by Ben Bovarnick
As the drive for oil forces companies into increasingly risky environments, major oil companies are failing to disclose the risks associated with their endeavors, according to a group representing global investors.
A new report released by Ceres found that ten of the world’s largest publicly-owned oil and gas companies failed to fully report risks associated with deep water drilling and climate change to the SEC or their investors.
Of the ten companies, eight “provided minimal or no information about safety or environmental statistics,” or “investments in safety related R&D.” In fact, ExxonMobil received ratings of poor or no disclosure on 8 of 10 categories, only receiving a “Fair Disclosure” evaluation for corporate governance.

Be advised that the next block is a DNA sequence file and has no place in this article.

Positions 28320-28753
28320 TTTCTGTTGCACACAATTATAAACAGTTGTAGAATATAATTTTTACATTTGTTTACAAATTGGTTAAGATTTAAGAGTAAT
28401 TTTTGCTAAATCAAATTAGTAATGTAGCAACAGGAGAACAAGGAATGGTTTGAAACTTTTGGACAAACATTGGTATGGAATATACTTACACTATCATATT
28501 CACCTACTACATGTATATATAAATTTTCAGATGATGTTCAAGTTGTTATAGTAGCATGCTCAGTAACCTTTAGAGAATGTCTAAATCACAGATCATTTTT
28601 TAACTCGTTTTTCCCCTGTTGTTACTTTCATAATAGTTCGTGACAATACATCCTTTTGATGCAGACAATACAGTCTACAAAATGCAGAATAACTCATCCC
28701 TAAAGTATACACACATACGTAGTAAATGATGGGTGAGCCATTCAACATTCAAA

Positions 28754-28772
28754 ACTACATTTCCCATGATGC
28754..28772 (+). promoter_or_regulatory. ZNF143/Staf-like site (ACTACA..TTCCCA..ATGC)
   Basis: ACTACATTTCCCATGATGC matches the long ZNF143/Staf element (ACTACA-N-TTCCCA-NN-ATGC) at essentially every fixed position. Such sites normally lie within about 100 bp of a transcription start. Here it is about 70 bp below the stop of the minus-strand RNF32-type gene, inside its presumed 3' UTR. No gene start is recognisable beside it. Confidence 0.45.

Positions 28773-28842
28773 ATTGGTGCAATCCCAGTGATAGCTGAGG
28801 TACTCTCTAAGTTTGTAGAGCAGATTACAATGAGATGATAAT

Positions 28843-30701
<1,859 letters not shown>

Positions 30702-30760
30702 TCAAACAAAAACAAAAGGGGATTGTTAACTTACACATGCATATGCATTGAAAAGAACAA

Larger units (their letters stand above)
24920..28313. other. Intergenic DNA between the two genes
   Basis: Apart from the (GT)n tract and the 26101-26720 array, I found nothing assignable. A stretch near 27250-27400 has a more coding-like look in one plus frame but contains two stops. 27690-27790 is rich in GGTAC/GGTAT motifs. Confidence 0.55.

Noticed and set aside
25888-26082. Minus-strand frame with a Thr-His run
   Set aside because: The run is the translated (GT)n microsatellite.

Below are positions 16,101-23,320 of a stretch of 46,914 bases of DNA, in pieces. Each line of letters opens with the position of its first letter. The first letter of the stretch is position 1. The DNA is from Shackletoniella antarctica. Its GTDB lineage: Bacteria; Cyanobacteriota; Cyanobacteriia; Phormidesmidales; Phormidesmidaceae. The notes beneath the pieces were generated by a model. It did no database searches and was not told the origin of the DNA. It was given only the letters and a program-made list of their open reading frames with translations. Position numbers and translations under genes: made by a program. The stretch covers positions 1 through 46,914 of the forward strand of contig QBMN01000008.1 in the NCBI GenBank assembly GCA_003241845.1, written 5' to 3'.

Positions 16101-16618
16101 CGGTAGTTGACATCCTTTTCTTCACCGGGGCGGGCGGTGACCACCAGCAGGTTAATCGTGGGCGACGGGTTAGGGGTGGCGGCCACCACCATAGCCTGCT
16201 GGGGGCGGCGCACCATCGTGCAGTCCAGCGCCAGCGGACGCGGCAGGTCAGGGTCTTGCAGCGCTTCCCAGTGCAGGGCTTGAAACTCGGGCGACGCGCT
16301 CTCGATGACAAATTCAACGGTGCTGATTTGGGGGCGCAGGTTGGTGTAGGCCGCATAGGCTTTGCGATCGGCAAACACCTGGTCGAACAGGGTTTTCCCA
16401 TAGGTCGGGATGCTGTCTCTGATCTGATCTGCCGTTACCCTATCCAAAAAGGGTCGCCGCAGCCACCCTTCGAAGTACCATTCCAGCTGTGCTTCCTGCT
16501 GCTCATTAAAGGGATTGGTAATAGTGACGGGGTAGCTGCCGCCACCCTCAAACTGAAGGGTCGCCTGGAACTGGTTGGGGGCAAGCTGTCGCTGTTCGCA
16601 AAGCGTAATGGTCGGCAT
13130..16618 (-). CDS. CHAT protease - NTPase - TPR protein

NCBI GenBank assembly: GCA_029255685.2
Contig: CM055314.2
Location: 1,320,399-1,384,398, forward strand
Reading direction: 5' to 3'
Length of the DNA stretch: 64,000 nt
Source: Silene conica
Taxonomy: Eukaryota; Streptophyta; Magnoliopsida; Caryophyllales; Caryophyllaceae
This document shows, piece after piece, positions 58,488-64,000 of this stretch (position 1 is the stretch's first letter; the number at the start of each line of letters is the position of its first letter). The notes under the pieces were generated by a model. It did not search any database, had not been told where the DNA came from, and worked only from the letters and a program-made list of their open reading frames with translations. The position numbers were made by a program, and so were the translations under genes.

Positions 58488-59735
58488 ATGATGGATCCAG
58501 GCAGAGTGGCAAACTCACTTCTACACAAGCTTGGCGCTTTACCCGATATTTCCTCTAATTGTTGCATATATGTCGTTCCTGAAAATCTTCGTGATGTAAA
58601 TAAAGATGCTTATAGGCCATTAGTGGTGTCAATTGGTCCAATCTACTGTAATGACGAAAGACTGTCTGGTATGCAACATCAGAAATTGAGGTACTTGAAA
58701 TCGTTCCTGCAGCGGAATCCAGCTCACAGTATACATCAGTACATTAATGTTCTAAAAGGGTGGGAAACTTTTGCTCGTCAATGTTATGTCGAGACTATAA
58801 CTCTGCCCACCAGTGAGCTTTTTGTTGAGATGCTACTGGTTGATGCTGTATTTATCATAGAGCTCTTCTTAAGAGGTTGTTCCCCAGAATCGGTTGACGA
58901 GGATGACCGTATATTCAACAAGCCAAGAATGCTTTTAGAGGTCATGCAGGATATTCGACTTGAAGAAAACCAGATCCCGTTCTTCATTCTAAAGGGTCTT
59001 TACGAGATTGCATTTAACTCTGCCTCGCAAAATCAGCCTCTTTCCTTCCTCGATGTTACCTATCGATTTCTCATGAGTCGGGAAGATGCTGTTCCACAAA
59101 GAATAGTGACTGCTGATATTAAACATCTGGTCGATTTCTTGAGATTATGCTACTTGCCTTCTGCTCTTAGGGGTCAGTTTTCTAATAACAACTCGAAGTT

Such poor disclosure practices should concern investors and the public as oil companies race to tap wells thousands of miles beneath the sea in the Gulf of Mexico and in the ice-covered Arctic Ocean.
Despite the high risk of operating in the extreme and unpredictable environment, Royal Dutch Shell is preparing to drill exploratory wells off the coast of Alaska’s North Slope this summer. While drilling will occur in shallower water than the Gulf of Mexico, the harsh conditions — coupled with a stark ...